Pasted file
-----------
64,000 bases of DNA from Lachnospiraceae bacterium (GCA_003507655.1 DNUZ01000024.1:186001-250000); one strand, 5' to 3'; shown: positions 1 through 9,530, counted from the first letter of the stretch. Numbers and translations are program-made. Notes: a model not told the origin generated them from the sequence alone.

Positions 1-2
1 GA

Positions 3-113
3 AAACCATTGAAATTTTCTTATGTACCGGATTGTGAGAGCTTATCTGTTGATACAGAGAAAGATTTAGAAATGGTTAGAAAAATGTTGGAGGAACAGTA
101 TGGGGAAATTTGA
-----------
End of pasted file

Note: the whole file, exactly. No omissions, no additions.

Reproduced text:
64,000 bases of DNA from Lachnospiraceae bacterium (GCA_003507655.1 DNUZ01000024.1:186001-250000); one strand, 5' to 3'; shown: positions 1 through 9,530, counted from the first letter of the stretch. Numbers and translations are program-made. Notes: a model not told the origin generated them from the sequence alone.

Positions 1-2
1 GA

Positions 3-113
3 AAACCATTGAAATTTTCTTATGTACCGGATTGTGAGAGCTTATCTGTTGATACAGAGAAAGATTTAGAAATGGTTAGAAAAATGTTGGAGGAACAGTA
101 TGGGGAAATTTGA